After that, we used a few of Petzl’s original caving headlamps equipped with a 4.5 V battery. At any given worksite, we needed to have an ample supply of spare batteries and small light bulbs, which blew out from time to time. However, using these headlamps represented forward progress for our team.

Today, how do Petzl headlamps help you in your work?

Today, we use Petzl LED headlamps with rechargeable batteries. These headlamps offer four main benefits:

  • They are very bright, which means considerable energy savings for our overall lighting system since we can see what we need within the immediate vicinity of our workspace (up to three meters) when using the wide beam, and see where we are walking as we move around through the tunnel, adding a measure of safety for everyone.
  • They are equipped with a long-lasting rechargeable battery in which a single charge lasts for a full eight-hour shift, and sometimes even longer depending on the brightness level used. We have two batteries per headlamp so that there is always a fully-charged battery at hand. However, by systematically charging the battery at the end of shift, we have noticed that a second battery is more of a luxury than an real necessity.
  • One of the clear advantages of Petzl headlamps is the huge on/off selector button, which is easy to turn even when wearing gloves. This is an important feature for the types of worksites where we operate.
  • They are incredibly robust! Even though everyone we work with takes care of their gear, stuff gets dropped from time to time. Helmets equipped with a headlamp have fallen from over two meters up with barely a scratch. Their watertight design has also been put to the test and Petzl headlamps perform brilliantly: in tunnels we sometimes encounter underground water tables or have to use pressurized water for digging.

While digging this particular wine cellar, we also used the DUO headlamp’s FACE2FACE feature for the first time, which allowed us to leave our headlamps on when talking to colleagues without blinding each other. This proved a real eye-opener in terms of visual comfort, especially in situations where the site manager needs to explain a document to staff or when training a new team member.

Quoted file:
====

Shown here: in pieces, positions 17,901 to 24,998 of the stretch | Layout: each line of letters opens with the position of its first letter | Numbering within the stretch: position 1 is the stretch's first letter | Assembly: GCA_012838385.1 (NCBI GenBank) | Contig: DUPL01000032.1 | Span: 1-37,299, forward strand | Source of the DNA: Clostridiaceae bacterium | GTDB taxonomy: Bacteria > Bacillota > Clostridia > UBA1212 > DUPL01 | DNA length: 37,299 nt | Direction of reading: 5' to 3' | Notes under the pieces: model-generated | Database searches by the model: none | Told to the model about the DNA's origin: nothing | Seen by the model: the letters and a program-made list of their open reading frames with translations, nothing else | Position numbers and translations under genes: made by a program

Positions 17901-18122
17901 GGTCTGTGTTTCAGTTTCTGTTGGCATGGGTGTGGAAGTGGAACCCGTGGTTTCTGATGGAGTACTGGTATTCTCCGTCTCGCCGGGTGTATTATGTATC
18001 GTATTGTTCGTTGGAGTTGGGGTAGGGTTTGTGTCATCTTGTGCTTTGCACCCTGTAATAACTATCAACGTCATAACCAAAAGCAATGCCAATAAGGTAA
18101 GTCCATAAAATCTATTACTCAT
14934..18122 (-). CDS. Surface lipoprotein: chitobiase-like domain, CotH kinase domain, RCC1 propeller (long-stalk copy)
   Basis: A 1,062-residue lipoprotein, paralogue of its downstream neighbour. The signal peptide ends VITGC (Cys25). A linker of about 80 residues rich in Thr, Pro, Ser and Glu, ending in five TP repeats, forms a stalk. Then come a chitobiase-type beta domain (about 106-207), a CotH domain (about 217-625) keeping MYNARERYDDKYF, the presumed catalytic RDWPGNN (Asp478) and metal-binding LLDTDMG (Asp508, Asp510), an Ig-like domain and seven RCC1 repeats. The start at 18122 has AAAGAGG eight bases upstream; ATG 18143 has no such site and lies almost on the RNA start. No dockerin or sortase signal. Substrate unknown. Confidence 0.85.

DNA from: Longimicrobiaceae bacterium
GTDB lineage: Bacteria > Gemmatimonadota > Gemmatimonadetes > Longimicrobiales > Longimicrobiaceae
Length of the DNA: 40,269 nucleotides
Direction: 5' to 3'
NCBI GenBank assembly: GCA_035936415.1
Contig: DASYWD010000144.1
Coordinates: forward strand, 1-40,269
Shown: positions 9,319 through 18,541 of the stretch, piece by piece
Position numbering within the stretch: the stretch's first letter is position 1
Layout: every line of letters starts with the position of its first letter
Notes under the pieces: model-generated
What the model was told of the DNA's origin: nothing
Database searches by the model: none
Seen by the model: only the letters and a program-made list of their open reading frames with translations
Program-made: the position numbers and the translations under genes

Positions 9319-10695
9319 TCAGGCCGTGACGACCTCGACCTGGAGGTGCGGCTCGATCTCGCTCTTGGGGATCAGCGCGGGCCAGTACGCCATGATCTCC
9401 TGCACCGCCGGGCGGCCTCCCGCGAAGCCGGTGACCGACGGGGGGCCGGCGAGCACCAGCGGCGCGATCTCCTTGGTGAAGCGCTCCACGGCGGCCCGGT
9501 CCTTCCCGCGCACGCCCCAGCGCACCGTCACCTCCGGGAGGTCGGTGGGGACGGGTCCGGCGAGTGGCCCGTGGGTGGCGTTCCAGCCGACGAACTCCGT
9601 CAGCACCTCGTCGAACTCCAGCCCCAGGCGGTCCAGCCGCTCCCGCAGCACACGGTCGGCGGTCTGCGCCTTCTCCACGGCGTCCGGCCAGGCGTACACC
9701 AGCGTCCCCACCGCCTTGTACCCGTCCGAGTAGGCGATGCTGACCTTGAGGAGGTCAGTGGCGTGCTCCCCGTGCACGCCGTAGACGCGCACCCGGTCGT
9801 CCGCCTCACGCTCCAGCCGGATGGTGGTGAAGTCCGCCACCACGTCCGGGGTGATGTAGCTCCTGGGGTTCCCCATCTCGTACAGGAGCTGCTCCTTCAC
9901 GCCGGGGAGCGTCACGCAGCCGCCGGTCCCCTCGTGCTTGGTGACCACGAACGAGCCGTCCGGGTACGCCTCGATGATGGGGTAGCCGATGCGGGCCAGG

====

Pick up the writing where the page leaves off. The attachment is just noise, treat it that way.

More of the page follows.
Lighting considerations in an explosive environment

When the risk of an explosion exists in a given environment, the dangerous areas are designated as risk zones based on the amount and types of combustibles, gases, or dust. Any equipment used in these areas, especially lighting equipment, must comply with current regulations.

European regulations define six risk zones (Zones 0, 1, and 2 for gases, and Zones 20, 21, and 22 for dust) that are well known but worth explaining in greater detail. The atmosphere for zones 0 and 20, saturated with certain types of gases and/or dust, prohibits humans from entering the zone and requires complete ventilation before any work can begin. Once the saturation levels have been reduced to the same level of risk defined for zones 1, 21, 2, and 22, it is possible to start working. This requires using the right equipment, and Petzl’s DUO and PIXA headlamps comply with current regulations.

However, in any zone with an established probability of risk, professionals need to learn what types of gases and dust are involved and how their headlamps handle the associated risks. The markings on your product will define the zones, gases, and types of dust where your headlamp can safely operate: this is essential information to consider when choosing a headlamp.